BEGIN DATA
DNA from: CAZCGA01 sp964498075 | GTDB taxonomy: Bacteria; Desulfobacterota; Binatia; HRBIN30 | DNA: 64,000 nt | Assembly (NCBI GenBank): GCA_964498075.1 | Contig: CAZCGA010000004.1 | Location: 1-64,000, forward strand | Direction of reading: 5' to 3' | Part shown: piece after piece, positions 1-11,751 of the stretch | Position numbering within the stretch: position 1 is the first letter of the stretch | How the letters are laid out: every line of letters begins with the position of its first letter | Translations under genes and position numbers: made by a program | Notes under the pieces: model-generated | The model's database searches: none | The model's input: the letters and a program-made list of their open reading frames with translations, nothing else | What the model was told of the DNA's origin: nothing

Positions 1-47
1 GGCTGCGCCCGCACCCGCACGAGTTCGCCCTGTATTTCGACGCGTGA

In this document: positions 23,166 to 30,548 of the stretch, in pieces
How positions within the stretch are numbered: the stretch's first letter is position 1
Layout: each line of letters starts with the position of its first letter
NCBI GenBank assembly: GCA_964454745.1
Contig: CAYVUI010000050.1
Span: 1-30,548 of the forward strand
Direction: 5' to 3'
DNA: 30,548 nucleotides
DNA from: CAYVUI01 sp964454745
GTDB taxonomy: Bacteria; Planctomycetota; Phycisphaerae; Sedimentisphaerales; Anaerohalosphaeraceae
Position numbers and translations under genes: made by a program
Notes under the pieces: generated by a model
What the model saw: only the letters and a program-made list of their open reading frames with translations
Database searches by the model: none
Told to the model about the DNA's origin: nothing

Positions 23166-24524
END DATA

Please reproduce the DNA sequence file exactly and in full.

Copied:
DNA from: CAZCGA01 sp964498075 | GTDB taxonomy: Bacteria; Desulfobacterota; Binatia; HRBIN30 | DNA: 64,000 nt | Assembly (NCBI GenBank): GCA_964498075.1 | Contig: CAZCGA010000004.1 | Location: 1-64,000, forward strand | Direction of reading: 5' to 3' | Part shown: piece after piece, positions 1-11,751 of the stretch | Position numbering within the stretch: position 1 is the first letter of the stretch | How the letters are laid out: every line of letters begins with the position of its first letter | Translations under genes and position numbers: made by a program | Notes under the pieces: model-generated | The model's database searches: none | The model's input: the letters and a program-made list of their open reading frames with translations, nothing else | What the model was told of the DNA's origin: nothing

Positions 1-47
1 GGCTGCGCCCGCACCCGCACGAGTTCGCCCTGTATTTCGACGCGTGA

In this document: positions 23,166 to 30,548 of the stretch, in pieces
How positions within the stretch are numbered: the stretch's first letter is position 1
Layout: each line of letters starts with the position of its first letter
NCBI GenBank assembly: GCA_964454745.1
Contig: CAYVUI010000050.1
Span: 1-30,548 of the forward strand
Direction: 5' to 3'
DNA: 30,548 nucleotides
DNA from: CAYVUI01 sp964454745
GTDB taxonomy: Bacteria; Planctomycetota; Phycisphaerae; Sedimentisphaerales; Anaerohalosphaeraceae
Position numbers and translations under genes: made by a program
Notes under the pieces: generated by a model
What the model saw: only the letters and a program-made list of their open reading frames with translations
Database searches by the model: none
Told to the model about the DNA's origin: nothing

Positions 23166-24524